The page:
In July of this year, the federal government has legalized the “recreational use” of marijuana. So where does that leave Orangeville landlords who have single or multi-unit rental units. There are two potential issues that Orangeville landlords will need to be aware of. One is the recreational smoking of marijuana in the tenant’s unit and the other is the potential growth of up to four plants per adult person in the tenant’s unit. Truth be told, at this point in time, landlords are between a rock and a hard spot.

So here is how the legislation appears to be unfolding. Individuals will not be able to smoke marijuana in any public or work place. That means that more often than not smoking will occur in one’s own home or rented unit. It has been suggested that medical marijuana can be used anywhere that cigarettes are smoked.

Because smoking marijuana has been illegal to this point, it has not been an issue for Orangeville landlords. If a tenant was smoking, the landlord could simply call the police or confront the tenant direct and ask them to cease the use. Landlords want to be able to change existing tenant leases to prohibit the use of marijuana in their rental units. This type of change is currently not supported by the landlord-tenant act for pre-existing lease. This means that if an existing tenant who has a lease in place wants to smoke in their unit, they can. It appears that landlords may be able to exclude the smoking of marijuana in new leases, much like they attempt to do with cigarettes. But as experience has taught us, enforcement of this type of a restriction can be virtually impossible. Some marijuana users are suggesting that if landlords are able to prohibit the use of marijuana in their rental units individuals may have no place to smoke.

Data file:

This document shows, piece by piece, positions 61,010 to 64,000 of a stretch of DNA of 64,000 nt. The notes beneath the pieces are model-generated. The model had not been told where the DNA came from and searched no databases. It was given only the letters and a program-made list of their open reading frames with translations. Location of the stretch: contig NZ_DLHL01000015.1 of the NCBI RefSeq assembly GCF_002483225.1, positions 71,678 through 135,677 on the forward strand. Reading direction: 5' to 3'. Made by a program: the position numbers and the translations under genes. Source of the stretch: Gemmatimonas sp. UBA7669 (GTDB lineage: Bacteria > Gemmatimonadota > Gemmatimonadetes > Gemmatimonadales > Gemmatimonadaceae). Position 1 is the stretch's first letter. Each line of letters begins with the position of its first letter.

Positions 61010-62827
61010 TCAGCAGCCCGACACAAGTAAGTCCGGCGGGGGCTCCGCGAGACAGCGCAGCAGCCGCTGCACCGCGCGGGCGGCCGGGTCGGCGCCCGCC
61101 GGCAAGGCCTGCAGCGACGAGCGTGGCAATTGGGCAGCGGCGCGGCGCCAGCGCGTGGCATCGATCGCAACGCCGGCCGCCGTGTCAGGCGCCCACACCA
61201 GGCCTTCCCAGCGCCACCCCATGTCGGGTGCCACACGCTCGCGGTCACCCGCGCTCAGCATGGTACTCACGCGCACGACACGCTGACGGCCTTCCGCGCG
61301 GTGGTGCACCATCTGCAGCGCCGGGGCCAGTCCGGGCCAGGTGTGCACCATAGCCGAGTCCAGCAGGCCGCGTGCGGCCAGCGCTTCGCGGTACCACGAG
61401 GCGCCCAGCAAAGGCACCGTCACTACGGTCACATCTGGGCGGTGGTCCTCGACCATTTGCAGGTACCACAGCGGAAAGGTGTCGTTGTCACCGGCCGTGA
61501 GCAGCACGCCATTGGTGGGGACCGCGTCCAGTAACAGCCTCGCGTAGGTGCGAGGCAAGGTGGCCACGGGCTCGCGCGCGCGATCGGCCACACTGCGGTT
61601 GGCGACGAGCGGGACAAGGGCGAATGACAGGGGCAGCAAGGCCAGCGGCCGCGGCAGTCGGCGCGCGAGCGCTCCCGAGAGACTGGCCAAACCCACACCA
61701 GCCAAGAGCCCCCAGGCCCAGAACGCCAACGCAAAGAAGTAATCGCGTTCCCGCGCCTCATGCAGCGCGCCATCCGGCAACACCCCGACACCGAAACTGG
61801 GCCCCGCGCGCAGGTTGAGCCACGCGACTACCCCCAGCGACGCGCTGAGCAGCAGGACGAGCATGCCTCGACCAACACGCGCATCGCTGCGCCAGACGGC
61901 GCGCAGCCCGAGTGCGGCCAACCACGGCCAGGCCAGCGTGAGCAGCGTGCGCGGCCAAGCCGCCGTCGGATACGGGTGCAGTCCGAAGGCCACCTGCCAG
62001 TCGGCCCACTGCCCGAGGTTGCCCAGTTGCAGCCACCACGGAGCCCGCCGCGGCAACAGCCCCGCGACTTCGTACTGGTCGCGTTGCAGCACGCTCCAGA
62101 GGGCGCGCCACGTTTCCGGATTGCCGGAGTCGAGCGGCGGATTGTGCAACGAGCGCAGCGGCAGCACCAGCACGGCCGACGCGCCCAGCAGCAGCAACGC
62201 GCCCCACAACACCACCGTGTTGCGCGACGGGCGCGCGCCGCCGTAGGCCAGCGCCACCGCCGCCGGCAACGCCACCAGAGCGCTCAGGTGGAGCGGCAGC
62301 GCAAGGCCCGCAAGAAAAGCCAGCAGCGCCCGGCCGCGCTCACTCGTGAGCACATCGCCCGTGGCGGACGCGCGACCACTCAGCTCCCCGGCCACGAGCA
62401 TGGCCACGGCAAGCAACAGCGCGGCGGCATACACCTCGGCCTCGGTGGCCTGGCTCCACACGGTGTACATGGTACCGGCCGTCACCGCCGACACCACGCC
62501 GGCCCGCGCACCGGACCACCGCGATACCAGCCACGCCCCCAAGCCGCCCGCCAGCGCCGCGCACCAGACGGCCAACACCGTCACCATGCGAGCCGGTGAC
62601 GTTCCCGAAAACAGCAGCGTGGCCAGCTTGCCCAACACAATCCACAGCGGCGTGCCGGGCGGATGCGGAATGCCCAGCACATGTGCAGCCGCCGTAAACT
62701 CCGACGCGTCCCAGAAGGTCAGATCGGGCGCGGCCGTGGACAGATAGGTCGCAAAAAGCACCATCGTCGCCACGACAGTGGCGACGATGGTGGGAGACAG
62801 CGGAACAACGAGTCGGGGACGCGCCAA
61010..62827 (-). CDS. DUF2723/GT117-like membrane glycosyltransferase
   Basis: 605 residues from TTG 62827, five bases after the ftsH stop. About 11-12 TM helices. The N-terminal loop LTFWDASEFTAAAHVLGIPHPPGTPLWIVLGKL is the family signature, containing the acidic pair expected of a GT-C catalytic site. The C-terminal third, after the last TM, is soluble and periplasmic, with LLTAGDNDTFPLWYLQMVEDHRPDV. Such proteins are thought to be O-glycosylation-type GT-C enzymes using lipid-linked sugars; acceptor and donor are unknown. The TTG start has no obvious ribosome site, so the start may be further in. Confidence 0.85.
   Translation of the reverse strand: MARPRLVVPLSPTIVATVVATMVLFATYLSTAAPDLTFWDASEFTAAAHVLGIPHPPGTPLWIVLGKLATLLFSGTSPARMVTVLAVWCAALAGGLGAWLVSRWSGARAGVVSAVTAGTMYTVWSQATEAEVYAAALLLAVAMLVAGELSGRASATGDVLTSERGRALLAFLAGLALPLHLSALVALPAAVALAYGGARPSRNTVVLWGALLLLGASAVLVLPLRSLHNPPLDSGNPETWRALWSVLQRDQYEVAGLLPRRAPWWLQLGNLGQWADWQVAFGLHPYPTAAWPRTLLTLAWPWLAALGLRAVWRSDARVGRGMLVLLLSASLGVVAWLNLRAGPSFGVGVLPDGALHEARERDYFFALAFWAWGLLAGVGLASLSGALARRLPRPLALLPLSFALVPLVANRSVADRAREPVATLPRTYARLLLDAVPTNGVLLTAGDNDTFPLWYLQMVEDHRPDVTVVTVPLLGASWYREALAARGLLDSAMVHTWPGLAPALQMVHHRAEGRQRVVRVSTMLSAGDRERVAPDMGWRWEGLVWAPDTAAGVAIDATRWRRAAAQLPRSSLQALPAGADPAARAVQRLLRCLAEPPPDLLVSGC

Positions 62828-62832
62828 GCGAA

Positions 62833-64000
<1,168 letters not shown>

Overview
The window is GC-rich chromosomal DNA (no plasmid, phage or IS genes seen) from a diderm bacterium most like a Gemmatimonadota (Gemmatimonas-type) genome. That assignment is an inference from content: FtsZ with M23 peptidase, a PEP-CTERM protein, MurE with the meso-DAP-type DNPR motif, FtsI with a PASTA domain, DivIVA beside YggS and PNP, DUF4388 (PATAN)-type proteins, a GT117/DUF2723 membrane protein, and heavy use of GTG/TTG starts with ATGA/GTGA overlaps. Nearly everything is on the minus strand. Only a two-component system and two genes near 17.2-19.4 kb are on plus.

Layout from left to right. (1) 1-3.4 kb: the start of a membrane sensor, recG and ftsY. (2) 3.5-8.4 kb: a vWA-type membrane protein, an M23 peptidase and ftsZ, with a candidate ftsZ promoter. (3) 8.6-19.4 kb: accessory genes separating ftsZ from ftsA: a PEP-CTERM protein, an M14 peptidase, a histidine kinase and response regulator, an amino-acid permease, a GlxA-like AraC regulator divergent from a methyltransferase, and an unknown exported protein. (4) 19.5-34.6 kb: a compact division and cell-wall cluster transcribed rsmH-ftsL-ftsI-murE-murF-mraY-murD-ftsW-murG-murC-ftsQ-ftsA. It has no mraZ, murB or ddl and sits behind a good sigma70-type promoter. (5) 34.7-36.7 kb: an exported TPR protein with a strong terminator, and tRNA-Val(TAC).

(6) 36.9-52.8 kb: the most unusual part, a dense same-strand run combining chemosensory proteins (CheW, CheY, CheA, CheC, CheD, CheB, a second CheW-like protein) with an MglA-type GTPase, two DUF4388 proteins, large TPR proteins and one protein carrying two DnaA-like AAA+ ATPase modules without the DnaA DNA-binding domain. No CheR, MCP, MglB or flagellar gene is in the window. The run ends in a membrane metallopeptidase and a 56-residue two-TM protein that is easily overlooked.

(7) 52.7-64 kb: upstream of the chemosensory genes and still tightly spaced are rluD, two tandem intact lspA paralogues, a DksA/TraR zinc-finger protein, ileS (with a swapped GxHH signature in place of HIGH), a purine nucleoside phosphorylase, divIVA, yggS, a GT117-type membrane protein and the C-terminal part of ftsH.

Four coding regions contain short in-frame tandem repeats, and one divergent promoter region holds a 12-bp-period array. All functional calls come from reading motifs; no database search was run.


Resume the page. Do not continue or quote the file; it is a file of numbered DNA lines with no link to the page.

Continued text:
There are some significant issues that can result from the use of marijuana. One of the issues is smell of marijuana second hand smoke and how it might impact other residents of a multi-unit building as a result of migrating from one unit to another. Other tenants may have allergenic issues related to smoke, may have young children or may just have a strong personal anti-drug stance. In some instances where marijuana has been prescribed for medical use, edible marijuana products are an option that can be considered as it doesn’t have the same negative impacts to other tenants or landlord property.The other issue that concerns landlords is what type of costs are going to be incurred when a tenant who smokes marijuana moves out of a unit and the land lord needs to be cleaned and prepared for the next tenant. It is estimated that to properly clean floors and walls to remove the odor of residual marijuana it will cost upwards of $5,000 per 2 bedroom unit. The questions that landlords are going to ask are who is going to be responsible to bear these costs.

The laws that will be coming into effect in July 2018 will also allow individuals to grow plants in the home. Growing marijuana in a rental unit may cause more problems than marijuana smoking. Some things to be concerned about are excessive humidity, electric hazards due to over loading of panel, strong pungent odor and potential issues with insurance companies and the landlord’s mortgage company.

When the dust settles and Orangeville landlords find out what rights they are entitled or not entitled to, they will need to know exactly what this new series of rules and regulations will mean to the bottom line. If an invest property ceases to be a profitable investment we may see a huge exodus from this market by investors.